I won't lie. It was creepy.

I won’t lie. It was creepy.

Perhaps there was a roaring fire somewhere. Or not. Not, as the case turned out. We met the other diners, and the host, who was as chilly as the house. I noticed a few things I hadn’t imagined in my musings—the dirty napkins, for example. The tarnished silverware. Pemberley was turning into Miss Havisham’s in front of my eyes.

Then came lunch itself as we made awkward small talk. Soup, the first course, in a giant tureen. Campbell’s Tomato Soup, to be precise, unmistakeable in its familiarity, now dotted with clots of dog fur, served at room temperature (cold, that is to say). Mmm.

Someday, Mr. Darcy. Someday.

Someday, Mr. Darcy. Someday.

And soup was all we got. Soup, and water. No cheese, no crackers, no dessert. We stayed a while longer, sitting on damp, lumpy pieces of furniture made in centuries past. At one point, our host left the room and never returned. My boyfriend and I finally figured out the afternoon was over. We found the exit, swiping cobwebs out of eyes, trying to contain our laughter and preserve our honor from the randy dogs.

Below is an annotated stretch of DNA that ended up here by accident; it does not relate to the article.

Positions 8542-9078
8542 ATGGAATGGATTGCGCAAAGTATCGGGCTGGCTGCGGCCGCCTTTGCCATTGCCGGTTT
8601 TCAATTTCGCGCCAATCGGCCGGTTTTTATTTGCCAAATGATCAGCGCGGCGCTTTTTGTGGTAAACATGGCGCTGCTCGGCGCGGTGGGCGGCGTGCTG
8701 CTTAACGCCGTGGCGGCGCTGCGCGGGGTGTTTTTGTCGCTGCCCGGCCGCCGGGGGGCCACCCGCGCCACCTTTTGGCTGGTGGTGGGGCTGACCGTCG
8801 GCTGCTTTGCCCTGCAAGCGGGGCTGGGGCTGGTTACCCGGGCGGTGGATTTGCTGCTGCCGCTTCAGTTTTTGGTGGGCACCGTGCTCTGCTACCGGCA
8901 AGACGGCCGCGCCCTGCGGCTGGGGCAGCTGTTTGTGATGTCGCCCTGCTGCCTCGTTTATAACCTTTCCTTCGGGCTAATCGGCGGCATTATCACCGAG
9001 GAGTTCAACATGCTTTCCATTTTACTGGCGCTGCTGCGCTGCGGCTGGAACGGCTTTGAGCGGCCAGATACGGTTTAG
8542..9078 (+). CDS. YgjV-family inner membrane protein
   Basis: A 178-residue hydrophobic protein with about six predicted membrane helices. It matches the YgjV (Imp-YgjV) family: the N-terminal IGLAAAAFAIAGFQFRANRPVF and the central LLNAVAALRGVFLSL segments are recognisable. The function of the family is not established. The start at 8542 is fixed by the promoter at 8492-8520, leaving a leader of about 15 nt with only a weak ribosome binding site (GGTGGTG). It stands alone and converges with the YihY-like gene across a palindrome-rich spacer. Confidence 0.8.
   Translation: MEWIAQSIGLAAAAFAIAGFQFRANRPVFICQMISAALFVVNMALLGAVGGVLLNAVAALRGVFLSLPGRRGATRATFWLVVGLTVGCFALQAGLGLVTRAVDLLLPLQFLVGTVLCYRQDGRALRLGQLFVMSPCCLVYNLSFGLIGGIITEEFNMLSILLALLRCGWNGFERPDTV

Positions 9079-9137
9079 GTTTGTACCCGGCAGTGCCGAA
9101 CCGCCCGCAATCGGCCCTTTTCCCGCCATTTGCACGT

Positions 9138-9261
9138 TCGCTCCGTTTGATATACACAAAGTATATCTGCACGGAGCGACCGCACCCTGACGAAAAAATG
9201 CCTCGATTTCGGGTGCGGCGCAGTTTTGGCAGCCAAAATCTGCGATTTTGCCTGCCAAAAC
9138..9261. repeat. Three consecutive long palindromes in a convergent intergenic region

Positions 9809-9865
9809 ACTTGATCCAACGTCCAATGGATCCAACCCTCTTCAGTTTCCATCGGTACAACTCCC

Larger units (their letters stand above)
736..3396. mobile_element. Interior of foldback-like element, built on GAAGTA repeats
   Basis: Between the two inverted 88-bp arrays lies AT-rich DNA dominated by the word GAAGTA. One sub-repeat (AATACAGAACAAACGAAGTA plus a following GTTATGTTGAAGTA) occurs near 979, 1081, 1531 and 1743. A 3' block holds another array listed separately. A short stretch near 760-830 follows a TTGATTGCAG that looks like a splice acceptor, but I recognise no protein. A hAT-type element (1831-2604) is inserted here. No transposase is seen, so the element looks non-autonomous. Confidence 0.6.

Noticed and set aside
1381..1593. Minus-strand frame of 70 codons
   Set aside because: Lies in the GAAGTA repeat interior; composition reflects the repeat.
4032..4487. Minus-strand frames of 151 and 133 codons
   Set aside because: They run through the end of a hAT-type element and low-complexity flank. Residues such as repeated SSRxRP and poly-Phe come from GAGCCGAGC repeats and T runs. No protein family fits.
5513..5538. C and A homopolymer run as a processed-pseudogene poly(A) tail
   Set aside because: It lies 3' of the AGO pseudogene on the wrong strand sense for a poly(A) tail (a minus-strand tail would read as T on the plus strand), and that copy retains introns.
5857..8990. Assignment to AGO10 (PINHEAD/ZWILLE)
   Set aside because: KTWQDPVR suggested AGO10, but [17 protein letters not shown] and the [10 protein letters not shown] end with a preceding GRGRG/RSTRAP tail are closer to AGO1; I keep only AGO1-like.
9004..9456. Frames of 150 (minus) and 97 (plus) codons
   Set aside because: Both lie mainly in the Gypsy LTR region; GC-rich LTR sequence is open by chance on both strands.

seriouslyfinalcoverNow, Genevieve London would never let dog hair get in your soup, and she’d make sure you had a lovely cocktail or glass of wine. Nothing but the best for old Gigi. She might seem chilly herself, but her house is warm and welcoming. And like the estate where I regrettably had lunch, what you see is not always what you get. Sometimes for better, sometimes for worse.

Hope our paths cross while I’m book tour! My full schedule is under Appearances on my website. xox

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Mean girls

In LIFE AND OTHER INCONVENIENCES, sixteen-year-old Riley abruptly finds herself outside of the circle of friends she’s had since third grade. Her mom, who was a teenager herself when she had Riley, is furious and heartbroken…and somewhat helpless. You can’t make someone love your kid, after all. You can’t be with them all the time, every moment.

lionWhich brings me to a story of a mean girl from my adolescent years. Patti…not her real name. Picture me—the thick glasses, bad perm, blueish-white skin. Picture Patti, tough as nails, fantastic athlete, hair always in a tight, long braid. I don’t know why she didn’t like me, but let’s just say she was a lion, and I was a baby impala with a limp. She prowled for me. She was the shark, and I was Roy Scheider, and I didn’t have a bigger boat.